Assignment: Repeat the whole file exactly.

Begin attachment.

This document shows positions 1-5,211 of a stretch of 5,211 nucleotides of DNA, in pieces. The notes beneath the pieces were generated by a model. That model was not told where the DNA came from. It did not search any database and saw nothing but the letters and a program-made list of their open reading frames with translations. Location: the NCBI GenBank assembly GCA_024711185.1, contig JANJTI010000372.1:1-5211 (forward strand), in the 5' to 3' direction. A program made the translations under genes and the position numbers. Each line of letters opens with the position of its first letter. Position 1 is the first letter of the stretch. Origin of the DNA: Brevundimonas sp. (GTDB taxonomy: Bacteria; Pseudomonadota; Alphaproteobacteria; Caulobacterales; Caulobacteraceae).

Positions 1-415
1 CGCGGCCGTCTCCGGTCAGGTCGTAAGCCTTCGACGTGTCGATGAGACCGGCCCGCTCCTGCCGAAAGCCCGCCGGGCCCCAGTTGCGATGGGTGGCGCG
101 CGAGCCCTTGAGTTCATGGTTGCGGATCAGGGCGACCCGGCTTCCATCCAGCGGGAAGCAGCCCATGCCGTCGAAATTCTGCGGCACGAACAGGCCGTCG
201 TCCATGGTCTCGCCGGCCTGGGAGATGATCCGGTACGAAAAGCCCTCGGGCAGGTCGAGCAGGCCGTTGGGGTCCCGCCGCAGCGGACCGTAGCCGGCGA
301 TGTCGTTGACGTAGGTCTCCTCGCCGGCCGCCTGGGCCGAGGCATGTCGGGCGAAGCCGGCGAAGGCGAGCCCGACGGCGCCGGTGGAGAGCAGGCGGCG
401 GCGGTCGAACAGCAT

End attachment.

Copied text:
This document shows positions 1-5,211 of a stretch of 5,211 nucleotides of DNA, in pieces. The notes beneath the pieces were generated by a model. That model was not told where the DNA came from. It did not search any database and saw nothing but the letters and a program-made list of their open reading frames with translations. Location: the NCBI GenBank assembly GCA_024711185.1, contig JANJTI010000372.1:1-5211 (forward strand), in the 5' to 3' direction. A program made the translations under genes and the position numbers. Each line of letters opens with the position of its first letter. Position 1 is the first letter of the stretch. Origin of the DNA: Brevundimonas sp. (GTDB taxonomy: Bacteria; Pseudomonadota; Alphaproteobacteria; Caulobacterales; Caulobacteraceae).

Positions 1-415
1 CGCGGCCGTCTCCGGTCAGGTCGTAAGCCTTCGACGTGTCGATGAGACCGGCCCGCTCCTGCCGAAAGCCCGCCGGGCCCCAGTTGCGATGGGTGGCGCG
101 CGAGCCCTTGAGTTCATGGTTGCGGATCAGGGCGACCCGGCTTCCATCCAGCGGGAAGCAGCCCATGCCGTCGAAATTCTGCGGCACGAACAGGCCGTCG
201 TCCATGGTCTCGCCGGCCTGGGAGATGATCCGGTACGAAAAGCCCTCGGGCAGGTCGAGCAGGCCGTTGGGGTCCCGCCGCAGCGGACCGTAGCCGGCGA
301 TGTCGTTGACGTAGGTCTCCTCGCCGGCCGCCTGGGCCGAGGCATGTCGGGCGAAGCCGGCGAAGGCGAGCCCGACGGCGCCGGTGGAGAGCAGGCGGCG
401 GCGGTCGAACAGCAT